Rick Santorum

Reminder: Rick Santorum Is Also Terrible on Economic Policy

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credit: Gage Skidmore / Foter / CC BY-SA

Former Pennsylvania Senator and sometime Republican presidential wannabe Rick Santorum is widely known for his awful grandstanding on conservative social issues, in large part because he both emphasizes his own positions on those issues and is prone to urging other Republicans to adopt his particular brand of self-certain social conservatism.

What's easy to overlook is that he's also terrible on economic policy.

For example, he's come out in favor of the Export-Import Bank, arguing that the subsidized lending operation "creates a level playing field" for business competition, and that opposition is representative of a "strain of libertarianism in the Republican party," which of course means it's something he's determined to oppose. 

Santorum is a proponent of raising the minimum wage as well, complaining that Republicans who oppose lifting the federal wage floor don't "connect with average voters." 

He's also an immigration restrictionist. He's said that in supporting "unlimited immigration," Democrats "sold their souls" for immigrant votes (does that imply that immigrant voters are the devil?), and has proposed restricting immigration as a form of wage of protectionism for domestic workers. 

credit: Gage Skidmore / Foter / CC BY-SA

Santorum, who surprised lots of people with his strong showing in the 2012 GOP primary, is expected to officially announce another run later today, and while he's likely to continue emphasizing social issues, I suspect he pound the table for fearful economic populism as well. His most recent book was titled Blue Collar Conservatives and he's devoted a lot of recent airtime to grumbling about how the Republican party needs an "image makeover," which is probably true enough, just not at all in the way he imagines.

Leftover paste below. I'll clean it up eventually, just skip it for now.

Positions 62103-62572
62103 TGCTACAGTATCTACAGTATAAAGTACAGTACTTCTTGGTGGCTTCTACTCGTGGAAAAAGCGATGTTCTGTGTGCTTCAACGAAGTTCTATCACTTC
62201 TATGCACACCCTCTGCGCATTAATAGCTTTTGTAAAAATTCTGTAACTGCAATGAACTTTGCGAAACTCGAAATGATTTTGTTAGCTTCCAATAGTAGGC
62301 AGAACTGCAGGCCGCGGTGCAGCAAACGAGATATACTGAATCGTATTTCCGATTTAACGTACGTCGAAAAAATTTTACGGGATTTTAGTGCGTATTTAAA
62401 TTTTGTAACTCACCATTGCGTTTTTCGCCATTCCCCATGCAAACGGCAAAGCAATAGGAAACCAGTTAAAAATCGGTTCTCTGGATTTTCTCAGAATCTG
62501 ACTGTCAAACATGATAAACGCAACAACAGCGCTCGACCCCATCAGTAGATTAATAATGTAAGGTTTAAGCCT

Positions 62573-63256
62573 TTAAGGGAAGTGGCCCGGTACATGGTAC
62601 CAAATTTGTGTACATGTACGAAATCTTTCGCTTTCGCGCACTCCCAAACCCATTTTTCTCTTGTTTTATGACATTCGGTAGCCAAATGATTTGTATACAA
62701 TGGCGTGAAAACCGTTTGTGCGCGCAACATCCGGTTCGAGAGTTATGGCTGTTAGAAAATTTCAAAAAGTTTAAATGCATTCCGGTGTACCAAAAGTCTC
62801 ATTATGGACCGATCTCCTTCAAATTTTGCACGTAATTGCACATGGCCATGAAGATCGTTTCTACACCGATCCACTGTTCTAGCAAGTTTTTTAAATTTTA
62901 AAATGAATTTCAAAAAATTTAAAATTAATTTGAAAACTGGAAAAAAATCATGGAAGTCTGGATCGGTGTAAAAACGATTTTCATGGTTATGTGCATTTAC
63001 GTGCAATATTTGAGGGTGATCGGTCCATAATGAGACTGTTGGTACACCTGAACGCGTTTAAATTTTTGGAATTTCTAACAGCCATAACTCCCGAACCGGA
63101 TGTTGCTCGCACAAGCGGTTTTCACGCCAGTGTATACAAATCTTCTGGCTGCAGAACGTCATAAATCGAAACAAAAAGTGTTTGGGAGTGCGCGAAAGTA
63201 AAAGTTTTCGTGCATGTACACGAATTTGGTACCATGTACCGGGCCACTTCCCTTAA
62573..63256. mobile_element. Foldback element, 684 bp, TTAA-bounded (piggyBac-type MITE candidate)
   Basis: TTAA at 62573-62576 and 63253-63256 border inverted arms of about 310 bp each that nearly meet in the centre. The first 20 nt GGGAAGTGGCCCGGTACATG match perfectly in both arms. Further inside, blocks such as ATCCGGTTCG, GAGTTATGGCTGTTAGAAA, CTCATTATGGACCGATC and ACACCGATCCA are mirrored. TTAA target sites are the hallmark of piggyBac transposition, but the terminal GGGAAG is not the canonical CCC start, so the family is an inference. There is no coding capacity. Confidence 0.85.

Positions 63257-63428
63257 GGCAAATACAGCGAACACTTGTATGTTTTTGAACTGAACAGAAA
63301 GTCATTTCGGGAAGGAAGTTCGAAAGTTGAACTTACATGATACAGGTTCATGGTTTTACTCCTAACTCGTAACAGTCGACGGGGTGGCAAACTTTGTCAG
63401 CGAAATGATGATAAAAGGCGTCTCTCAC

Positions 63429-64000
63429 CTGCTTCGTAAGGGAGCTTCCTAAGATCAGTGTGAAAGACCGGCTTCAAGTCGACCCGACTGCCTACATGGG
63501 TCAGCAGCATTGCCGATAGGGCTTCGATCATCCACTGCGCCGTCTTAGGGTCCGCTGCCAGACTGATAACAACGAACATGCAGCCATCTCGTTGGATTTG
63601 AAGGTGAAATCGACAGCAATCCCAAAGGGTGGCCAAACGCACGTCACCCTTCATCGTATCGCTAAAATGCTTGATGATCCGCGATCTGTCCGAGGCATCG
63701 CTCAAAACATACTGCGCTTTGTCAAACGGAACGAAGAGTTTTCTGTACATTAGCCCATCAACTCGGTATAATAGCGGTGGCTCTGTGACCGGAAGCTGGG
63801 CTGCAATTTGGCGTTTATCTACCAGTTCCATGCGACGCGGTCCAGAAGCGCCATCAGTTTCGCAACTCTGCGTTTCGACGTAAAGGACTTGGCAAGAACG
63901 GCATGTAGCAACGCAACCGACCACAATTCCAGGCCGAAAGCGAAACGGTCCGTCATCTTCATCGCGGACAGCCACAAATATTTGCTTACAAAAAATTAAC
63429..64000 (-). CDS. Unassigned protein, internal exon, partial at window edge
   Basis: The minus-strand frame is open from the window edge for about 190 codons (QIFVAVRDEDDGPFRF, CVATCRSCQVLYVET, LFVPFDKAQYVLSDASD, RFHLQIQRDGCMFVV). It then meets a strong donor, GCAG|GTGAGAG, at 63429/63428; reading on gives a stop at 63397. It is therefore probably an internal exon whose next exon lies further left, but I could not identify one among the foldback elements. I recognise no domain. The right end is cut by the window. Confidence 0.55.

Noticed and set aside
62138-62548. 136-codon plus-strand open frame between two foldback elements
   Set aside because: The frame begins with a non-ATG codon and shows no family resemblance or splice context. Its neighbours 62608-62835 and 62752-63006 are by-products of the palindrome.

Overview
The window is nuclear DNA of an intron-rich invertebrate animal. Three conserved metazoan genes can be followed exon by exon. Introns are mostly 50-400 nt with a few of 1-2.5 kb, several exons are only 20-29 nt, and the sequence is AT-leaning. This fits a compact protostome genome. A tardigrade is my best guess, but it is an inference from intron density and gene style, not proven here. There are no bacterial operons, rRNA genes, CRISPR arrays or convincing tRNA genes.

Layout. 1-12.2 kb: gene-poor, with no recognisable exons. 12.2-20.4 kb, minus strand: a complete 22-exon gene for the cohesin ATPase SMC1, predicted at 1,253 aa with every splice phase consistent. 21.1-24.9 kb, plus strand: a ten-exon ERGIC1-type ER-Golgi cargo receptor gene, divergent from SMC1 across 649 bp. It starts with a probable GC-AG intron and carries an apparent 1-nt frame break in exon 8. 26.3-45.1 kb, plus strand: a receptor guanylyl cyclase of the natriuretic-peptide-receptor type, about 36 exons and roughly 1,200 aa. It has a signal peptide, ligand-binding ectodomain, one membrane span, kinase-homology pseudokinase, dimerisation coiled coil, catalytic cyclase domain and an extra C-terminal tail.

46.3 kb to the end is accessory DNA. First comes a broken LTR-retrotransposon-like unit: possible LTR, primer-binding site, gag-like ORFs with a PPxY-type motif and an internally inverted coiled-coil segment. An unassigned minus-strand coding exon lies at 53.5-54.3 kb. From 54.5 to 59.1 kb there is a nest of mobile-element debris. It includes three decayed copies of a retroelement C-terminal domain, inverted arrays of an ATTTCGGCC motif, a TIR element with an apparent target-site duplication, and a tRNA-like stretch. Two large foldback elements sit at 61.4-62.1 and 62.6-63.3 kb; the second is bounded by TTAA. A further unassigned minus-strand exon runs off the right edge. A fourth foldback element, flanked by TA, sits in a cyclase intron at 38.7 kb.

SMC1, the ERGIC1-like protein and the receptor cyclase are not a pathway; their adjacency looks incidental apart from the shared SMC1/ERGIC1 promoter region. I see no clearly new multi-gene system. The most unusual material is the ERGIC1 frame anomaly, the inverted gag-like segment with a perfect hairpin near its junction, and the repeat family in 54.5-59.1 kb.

The good news is that with the large and extremely competitive GOP field this round, Santorum isn't putting up much of a showing so far, and his chances are incredibly slim. Part of the reason why his chances are so poor is that in a field this big he has almost nothing to offer that GOP voters can't find in another candidate.

At the top of the field, Wisconsin Governor Scott Walker is a midwestern evangelical son of a minister who talks frequently about faith and his support for middle-class families; Walker has recently hopped onto the immigration restrictionist wagon-train too. 

Somewhat lower in the polls, there's former Arkansas Gov. Mike Huckabee. He's just as socially conservative as Santorum in all the way that matter, and is more than fluent in his own brand of inane populism when it comes to big economic issues. And Huckabee, for all his faults, is also far more personally likeable than Santorum, whose manner tends toward an ungainly and off-putting combination of smugness, arrogance, exasperation, false piety, and desperate self-regard. 

So far, the GOP's reception to Santorum hasn't been terribly warm or enthusiastic. The lack of personal appeal, even more than his redundancy, is what's likely to keep him from being much of a factor in the Republican primary contest this round. It's not just that Santorum represents basically all of the worst parts of the contemporary GOP—it's that he does it so badly.